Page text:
Air Varie’: the first bookend to the massive final movement of the fifth. The most jazz oriented harmony and remeniscent of Gaspard De La Nuit by Ravel, and just as difficult. Complex changing meters, massive raised 9th and 13th chords, and highly chromatic middle section. This highlights the extraordinary difficulty in Scott’s advanced piano writing, and that coupled with the massive final movement, is in my opinion why this work was not performed aside from the composer’s premiere. It was just too difficult. Mentally, physically, and emotionally draining, but such a brilliant virtuoso tour-de-force, this piece deserves to be in the repertoire right along the large scale work’s of Scott’s close friends Debussy and Ravel.
Solemn Dance: Multi-meter, a beautiful lyrical escape from the drama of movement 2, this is the listener, and performer’s chance, to relax and enjoy Scott’s dreamy command of voicing and balance.
Caprice: Fast, a jazz triplet riff carries the piece. Very progressive writing, with a massive 11th 13th chord Coda. Exciting and fun to play.
Introduction and Fugue: Orchestral and massive organ pedal points. Rachmaninoff meets jazz. This is a virtuoso tour de force with highly chromatic writing in the fugue and tremendously fast jumps. Bitonal in places (two different keys at once). Multi-layered writing that requires tremendous patience and concentration, and stamina. As a final movement to this HUGE piece, I cannot think of a more difficult finale! Dark and deep, yet moving, unbelievably exciting and rewarding climax to Scott’s unknown masterpiece for the piano. The tension continuously builds for 9 minutes to the most massive and powerful ending.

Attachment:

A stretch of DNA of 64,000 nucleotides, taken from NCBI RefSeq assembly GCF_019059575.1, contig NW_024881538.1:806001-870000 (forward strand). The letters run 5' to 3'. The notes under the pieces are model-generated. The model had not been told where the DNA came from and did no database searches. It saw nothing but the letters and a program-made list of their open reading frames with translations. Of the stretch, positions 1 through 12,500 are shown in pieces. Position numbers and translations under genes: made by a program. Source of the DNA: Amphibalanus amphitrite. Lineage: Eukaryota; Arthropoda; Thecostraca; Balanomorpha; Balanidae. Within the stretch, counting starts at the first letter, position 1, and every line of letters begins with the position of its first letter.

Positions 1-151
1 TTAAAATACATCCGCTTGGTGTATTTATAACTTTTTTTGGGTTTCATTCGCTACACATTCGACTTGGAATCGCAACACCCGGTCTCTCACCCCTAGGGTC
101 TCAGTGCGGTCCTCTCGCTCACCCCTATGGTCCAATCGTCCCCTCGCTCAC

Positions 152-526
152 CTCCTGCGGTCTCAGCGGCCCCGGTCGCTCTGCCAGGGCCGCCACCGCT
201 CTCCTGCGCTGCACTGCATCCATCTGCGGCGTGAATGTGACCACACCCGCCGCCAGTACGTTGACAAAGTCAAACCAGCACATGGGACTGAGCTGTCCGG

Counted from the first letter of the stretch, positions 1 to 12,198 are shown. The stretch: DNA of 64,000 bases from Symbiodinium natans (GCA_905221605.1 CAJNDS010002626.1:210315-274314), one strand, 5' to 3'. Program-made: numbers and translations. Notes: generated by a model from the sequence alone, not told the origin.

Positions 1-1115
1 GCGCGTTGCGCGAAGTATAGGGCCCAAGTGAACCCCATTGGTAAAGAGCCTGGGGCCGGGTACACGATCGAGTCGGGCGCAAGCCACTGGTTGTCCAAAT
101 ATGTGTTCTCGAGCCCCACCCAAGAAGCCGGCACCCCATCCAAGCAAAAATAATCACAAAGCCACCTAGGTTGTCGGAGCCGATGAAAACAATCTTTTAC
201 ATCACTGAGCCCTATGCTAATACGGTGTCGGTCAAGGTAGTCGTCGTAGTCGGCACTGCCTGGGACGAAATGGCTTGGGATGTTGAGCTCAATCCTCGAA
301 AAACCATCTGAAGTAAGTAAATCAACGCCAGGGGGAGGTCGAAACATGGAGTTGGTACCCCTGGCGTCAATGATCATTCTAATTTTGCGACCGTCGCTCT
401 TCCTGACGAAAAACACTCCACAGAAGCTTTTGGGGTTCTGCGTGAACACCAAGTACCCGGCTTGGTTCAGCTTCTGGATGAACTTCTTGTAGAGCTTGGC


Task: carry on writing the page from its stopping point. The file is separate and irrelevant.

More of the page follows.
Cyril Scott (1879-1970)
The English composer, pianist, and author, Cyril Scott was essentially a late romantic composer whose early style was heavily influenced by impressionism and jazz, and was quite ahead of decades ahead of its time. His harmonic structure is exotic and chord structures thick with the sounds of compound intervals, 9th 11th and 13th chords. He uses ever-shifting harmonic colors and wayward inflections of phrase and mood, capturing perfectly the way the mind shifts, backwards and forwards, between reminiscence, regrets, and self assertion.
Between 1903 and 1920 Scott wrote prolifically for the piano. Most of these pieces were harmonically adventurous for the time and his easier works were popular world wide. His most difficult works were neglected in recording and performance, which is unfortunate considering their importance in the piano repertoire. It is only since 2005 that there has been a resurgence of interest in the piano music of Cyril Scott, who has been called the “Father of modern British music by the critic Eugene Goossens. He learned his craft in Germany, and along with Percy Grainger, Norman O’Neill, Roger Quilter, and Balfour Gardiner became known as “The Frankfurt Group.” His music was appreciated and he had close friendships with Debussy, Ravel, Percy Grainger, Richard Strauss, and Igor Stravinsky. And his experiments in free rhythm, generated by expanding musical motifs, in his First Piano Sonata of 1909, op. 66, exerted a direct and powerful influence on Stravinsky’s “The Rite of Spring.”
His larger works for piano require the same degree of technical mastery and flexible artistry as the most difficult works of Debussy, Ravel, and Rachmaninoff, and, hopefully, with the next generation of pianists, they will take their rightful place in stature with these composers’ great works.